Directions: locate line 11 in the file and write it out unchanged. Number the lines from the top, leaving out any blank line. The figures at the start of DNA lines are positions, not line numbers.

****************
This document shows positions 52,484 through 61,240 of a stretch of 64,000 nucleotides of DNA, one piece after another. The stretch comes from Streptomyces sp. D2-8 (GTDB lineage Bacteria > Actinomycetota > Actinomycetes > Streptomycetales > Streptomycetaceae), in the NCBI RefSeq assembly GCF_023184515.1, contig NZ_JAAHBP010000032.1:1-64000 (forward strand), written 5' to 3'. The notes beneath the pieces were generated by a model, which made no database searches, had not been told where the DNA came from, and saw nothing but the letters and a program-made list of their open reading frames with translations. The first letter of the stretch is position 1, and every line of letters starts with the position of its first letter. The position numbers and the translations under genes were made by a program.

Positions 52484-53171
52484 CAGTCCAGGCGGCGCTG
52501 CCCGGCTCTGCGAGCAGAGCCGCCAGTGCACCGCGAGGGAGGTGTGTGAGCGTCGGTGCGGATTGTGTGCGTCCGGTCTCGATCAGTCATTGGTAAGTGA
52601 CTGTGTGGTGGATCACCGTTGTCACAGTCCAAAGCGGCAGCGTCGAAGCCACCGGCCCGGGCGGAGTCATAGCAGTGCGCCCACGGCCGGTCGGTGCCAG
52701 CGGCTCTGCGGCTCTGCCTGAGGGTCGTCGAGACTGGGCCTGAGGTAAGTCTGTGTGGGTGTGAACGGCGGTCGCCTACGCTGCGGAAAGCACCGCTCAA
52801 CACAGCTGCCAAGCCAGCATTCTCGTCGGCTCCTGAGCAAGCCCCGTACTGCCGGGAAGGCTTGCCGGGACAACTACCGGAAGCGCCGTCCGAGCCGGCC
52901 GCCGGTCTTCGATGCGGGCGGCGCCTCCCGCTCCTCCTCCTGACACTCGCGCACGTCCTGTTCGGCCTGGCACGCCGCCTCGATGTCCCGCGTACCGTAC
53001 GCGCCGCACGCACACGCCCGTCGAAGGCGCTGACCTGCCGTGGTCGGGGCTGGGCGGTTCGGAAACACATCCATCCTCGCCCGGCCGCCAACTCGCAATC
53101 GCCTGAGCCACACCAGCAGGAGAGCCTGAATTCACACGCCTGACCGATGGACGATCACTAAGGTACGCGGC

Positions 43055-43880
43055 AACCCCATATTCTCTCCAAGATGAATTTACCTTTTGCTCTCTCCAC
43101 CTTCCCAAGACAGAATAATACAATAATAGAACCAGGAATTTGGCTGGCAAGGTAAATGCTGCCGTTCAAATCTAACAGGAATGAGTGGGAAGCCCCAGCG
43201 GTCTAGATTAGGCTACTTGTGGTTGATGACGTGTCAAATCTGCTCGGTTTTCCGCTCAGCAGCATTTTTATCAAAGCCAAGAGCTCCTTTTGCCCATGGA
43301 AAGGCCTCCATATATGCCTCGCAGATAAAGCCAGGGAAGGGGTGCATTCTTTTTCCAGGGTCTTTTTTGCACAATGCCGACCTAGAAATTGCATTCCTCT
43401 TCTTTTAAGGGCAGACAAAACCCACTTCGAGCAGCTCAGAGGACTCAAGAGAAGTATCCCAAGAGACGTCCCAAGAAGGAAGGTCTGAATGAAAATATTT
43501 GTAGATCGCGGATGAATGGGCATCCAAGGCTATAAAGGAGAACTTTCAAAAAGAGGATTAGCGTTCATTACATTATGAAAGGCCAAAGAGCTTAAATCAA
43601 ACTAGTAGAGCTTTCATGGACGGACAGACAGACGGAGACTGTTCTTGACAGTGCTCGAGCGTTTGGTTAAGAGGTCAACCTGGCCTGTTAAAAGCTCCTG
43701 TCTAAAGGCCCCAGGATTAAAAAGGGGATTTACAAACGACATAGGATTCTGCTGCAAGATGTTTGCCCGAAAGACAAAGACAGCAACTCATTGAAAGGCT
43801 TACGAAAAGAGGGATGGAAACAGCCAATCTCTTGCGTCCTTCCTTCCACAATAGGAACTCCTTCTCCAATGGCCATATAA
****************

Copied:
Positions 43055-43880